Presidents, in general, do not have much control over the behavior of the markets. They help construct broad economic guidance, which can, in turn, shape how confident companies and investors are about their ability to turn a profit—sending the stock market up or down. But those changes are hard to directly attribute to his actions—that is unless the president says or does something especially extreme. And most presidents try pretty hard to avoid precipitating major market movements, though Trump has bragged about his perceived ability to tank stocks more than once, such as a tweet last week where he cheered a slump in health-insurance stocks on the news that the government would stop paying subsidies for low-income individuals.

For example, though the stock market rose significantly during the Obama years, it’d be hard to make the case that those gains were the result of Obama specifically and not the policy decisions by the Federal Reserve, which kept interest rates low, pushing investors toward the stock market instead of bonds. Those rates remained historically low through the end of Obama’s tenure and the start of Trump’s.

Trump’s claims that his presidency is responsible for the market’s trajectory is further complicated by what occasionally seems to be a misunderstanding of the relationship between the stock market and the federal government. In an interview with Sean Hannity, the president suggested that the $5.2 trillion gains in the stock market could help chip away at the national debt, “You can say in one sense we’re really increasing values; and maybe in a sense we’re reducing debt.” But growing corporate profits have very little to do with the amount of money owed by the federal government. In theory, increased profits could mean more tax revenue coming in from thriving businesses—but Trump also has plans to cut the corporate tax rate. The White House went on to clarify, saying that Trump “was simply making the point that we’ve seen enormous growth in the stock market since his election, that means more money in the pocket of everyday citizens, and more circulating in our economy as a whole,” according to several outlets.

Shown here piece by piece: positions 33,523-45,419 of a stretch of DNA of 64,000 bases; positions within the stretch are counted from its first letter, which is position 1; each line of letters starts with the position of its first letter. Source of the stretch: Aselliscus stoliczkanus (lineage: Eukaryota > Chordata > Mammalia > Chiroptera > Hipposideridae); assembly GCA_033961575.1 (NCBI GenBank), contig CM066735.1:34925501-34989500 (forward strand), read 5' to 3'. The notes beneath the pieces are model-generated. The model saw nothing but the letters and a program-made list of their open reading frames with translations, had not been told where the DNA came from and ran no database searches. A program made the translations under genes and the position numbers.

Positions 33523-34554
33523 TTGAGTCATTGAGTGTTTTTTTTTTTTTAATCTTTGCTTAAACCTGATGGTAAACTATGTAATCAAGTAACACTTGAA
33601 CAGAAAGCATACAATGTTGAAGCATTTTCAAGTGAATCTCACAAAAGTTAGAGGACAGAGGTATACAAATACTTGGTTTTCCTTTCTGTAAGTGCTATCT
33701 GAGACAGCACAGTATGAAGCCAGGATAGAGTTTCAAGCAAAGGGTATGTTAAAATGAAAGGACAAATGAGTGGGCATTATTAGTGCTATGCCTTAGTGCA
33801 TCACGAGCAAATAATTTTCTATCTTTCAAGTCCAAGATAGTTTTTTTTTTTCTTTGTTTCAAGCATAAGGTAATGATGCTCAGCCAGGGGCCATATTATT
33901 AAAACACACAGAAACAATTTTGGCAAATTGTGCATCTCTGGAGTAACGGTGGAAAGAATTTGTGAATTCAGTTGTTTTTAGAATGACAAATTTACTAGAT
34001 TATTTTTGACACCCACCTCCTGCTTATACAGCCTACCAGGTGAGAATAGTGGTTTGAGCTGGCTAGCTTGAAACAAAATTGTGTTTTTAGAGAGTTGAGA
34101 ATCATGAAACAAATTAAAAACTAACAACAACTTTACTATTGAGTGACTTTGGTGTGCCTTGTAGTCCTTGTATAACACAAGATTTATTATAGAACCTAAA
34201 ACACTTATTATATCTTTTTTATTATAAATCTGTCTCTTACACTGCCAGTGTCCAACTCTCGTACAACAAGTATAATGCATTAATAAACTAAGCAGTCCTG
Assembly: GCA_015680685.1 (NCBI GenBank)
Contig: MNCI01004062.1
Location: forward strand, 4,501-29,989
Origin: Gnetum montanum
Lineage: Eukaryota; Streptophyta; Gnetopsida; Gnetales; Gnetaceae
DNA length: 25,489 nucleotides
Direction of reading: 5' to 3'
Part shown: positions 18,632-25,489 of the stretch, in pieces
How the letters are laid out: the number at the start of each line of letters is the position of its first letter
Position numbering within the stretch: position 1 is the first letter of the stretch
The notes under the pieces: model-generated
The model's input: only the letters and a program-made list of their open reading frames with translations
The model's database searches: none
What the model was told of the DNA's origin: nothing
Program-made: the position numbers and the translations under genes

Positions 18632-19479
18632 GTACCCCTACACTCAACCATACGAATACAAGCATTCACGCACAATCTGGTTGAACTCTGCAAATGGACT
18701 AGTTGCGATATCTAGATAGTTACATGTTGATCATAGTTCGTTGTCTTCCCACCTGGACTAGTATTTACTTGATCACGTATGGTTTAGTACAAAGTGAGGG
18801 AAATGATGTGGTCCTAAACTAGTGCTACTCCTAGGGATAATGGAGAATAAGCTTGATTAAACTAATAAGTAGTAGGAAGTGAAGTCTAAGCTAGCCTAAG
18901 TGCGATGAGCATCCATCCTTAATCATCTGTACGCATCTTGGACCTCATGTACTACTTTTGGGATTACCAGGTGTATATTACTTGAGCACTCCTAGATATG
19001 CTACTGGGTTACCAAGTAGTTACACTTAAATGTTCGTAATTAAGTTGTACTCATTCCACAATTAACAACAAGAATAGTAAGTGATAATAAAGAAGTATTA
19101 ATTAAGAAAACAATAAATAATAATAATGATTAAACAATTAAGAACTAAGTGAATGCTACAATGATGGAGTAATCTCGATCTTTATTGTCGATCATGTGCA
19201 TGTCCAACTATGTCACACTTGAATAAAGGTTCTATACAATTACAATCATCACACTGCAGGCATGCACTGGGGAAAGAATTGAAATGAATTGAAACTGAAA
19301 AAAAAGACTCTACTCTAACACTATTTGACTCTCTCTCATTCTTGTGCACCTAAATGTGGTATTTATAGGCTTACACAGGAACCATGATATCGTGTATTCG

Still, Trump’s obsession with touting stock market gains as a personal victory seems an odd choice given the fact that—at some point—the market is all but guaranteed decline. Then what?

That’s likely not a question that Trump or his administration will lose much sleep over. This pattern, of claiming victories and dismissing defeats as the responsibility of someone else—usually Obama—is an obvious one at this point. Trump has used the same tactic when it comes to other matters of economic concern, including jobs and unemployment. When the stock market finally does tick down, it’s sure to be someone else fault. Trump, for his part, will find other “wins” to tout.